I’m sharing an easy-to-customize Cricut Infusible Ink tutorial that you can use to make a great gift for your favorite sewist or quilter this holiday season!
This is a sponsored conversation written by me on behalf of Cricut. The opinions and text are all mine.
This post contains affiliate links. I may receive compensation (at no added cost to you) if you make a purchase using these links. This post is sponsored by Cricut, but all opinions and thoughts are my own. Camera generously provided by B&H Photo Video and Pro Audio.
How I Make It Personal With Cricut
One of my favorite things about using my Cricut Maker is that I can easily make projects personal in so many ways. Cricut Design Space is so easy to use that I can customize an existing Ready-to-Make project or I can even create my own projects using the name or other personal details about the recipient.
Here are a few of the projects I’ve customized with my Cricut.
Besides customizing with names, there are many other ways to make projects personal. You can customize graphics using the many options available with a Cricut Access subscription, or you can upload your own images to Design Space.
And, while all of this is true of other Cricut machines, too, with the Maker you also have an Adaptive Tool System that allows you to seamlessly switch between tools, including several tools that aren’t available on any other Cricut machine, like the Knife Blade, Perforation Blade, Wavy Blade, Debossing Tip, Engraving Tip, and my favorites, the Rotary Blade (which makes even complicated fabric cuts perfect) and the Scoring Wheels (which turn anyone — even me! — into a papercrafting pro). This means you can customize your project even further by using more materials and details that aren’t possible on other machines.
With all that being said, for today’s project I wanted to focus on a simple project for an Infusible Ink tote bag that is easy to customize so you can crank out several for your friends and family before the holidays!
Still have questions about the Cricut Maker? You may find these posts helpful.
- 5 Things I Love About My Cricut Maker,
- Answers to Your Top 5 Cricut Maker Questions
- Get To Know Cricut Maker Scoring Wheels Part 1 and Part 2 and Part 3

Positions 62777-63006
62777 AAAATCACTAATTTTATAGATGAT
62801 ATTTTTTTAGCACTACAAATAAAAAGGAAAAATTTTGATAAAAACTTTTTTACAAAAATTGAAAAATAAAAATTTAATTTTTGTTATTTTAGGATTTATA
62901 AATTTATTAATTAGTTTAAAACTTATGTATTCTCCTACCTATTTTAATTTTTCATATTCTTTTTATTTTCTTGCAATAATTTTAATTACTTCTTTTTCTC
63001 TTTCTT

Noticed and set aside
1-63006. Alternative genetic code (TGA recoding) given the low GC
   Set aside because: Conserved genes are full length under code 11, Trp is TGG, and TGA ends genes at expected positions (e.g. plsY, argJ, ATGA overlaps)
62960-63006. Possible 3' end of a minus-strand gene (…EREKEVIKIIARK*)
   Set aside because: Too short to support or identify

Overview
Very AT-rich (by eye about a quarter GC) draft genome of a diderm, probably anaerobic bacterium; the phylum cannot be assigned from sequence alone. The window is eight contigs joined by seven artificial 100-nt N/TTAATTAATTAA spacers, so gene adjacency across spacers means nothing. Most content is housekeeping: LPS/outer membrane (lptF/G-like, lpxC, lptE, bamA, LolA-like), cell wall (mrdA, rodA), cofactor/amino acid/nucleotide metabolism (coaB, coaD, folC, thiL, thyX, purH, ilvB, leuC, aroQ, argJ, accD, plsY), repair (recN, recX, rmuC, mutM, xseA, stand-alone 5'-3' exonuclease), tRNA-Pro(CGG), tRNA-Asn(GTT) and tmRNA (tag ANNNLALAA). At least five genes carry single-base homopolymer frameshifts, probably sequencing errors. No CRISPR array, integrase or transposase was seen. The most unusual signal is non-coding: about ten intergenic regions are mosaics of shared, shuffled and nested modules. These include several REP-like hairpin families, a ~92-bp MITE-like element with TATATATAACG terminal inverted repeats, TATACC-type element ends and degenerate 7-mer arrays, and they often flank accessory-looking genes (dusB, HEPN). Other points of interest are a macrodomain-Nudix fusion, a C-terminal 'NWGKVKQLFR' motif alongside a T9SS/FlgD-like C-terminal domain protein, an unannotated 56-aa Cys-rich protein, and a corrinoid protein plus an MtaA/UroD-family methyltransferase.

- Get To Know the Cricut Maker Rotary Blade Part 1 and Part 2
Sew Awesome Project Bag
Cricut Maker Infusible Ink Tutorial by Underground Crafter
Infusible Ink was released this summer and it takes iron-on to the next level for the home crafter. With Infusible Ink Transfer Sheets and Pens and Markers, you can make professional looking heat transfers that don’t fade, flake, or crack over time or with washing. These projects make great gifts because they live up repeated washing and regular use. If you’re new to Infusible Ink, you can find a quick project tutorial for using Infusible Ink Pens here.
- Fits a 19” (48 cm) x 14” (35.5).
- Cricut Maker with Cricut Design Space.
- Cricut EasyPress 2 with EasyPress Mat.
- Cricut Fine Point Blade with StandardGrip Mat.
- Cricut Weeder.
- Lint Roller.
- Sew Awesome Project Bag cut file in Design Space.
- Cricut Infusible Ink Transfer Sheets – I used both sheets from the Buffalo Check and 1 from True Blue.
- Cricut Tote Blank.
- White Cardstock – 1 piece.
Cut Your Materials
- Open the Sew Awesome Project Bag cut file in Design Space.
- To change the name, click on “Customize.” When the project is opened, double click on “Mary Beth’s” and enter the name you’d like to include instead.
- Place your Infusible Ink Transfer Sheets with the liner side down on the mat.
- Mirror each image and then follow the instructions for cutting.
- Be aware that Infusible Ink colors brighten significantly when heat is applied. While cutting, the colors may look dull, as on this Buffalo Check Transfer Sheet…
- …or even appear to be a totally different color, like this solid black sheet from the Buffalo Check Transfer Sheet. It looks brown!
Weed Your Transfer Sheets
- With your Cricut Weeder, weed the excess material from your Transfer Sheets.
Prepare the Tote
- With the Lint Roller, carefully remove any debris from your Cricut Tote Blank. Remember to only use Cricut Blanks with the “Compatible with Infusible Ink” label for best results, as these blanks have been pre-treated.
- Place the piece of White Cardstock on top of the EasyPress Mat. Insert both inside of the Tote.
- Use the Cricut Heat Guide to identify the correct temperature and time for your heat-transfer material and base. When your EasyPress 2 reaches temperature, preheat the Tote for the recommended amount of time.
- Position the Infusible Ink Transfer Sheets, right side up, on your Tote until satisfied. Use the butcher paper included in the box to completely cover the surface that will be touched by your EasyPress 2.
- Tip: At this point, make sure you’ve weeded everything (I had to remove a stray piece that was still on the project).
- Using firm pressure and being careful not to move your “sandwich” of butcher paper, Infusible Ink, Tote, Cardstock, and Mat, press the EasyPress 2 down for the time required.
- When finished, remove your EasyPress2 carefully so you don’t shift your “sandwich.”
- Remove the butcher paper and the Infusible Ink liner while warm.
- Unlike when using iron-on, it is normal to still see Infusible Ink material on the liner.
- Add sewing notions in this bag, or gift it by itself! If your sewing friend doesn’t have a Cricut Maker, you can even cut some fabric to include inside.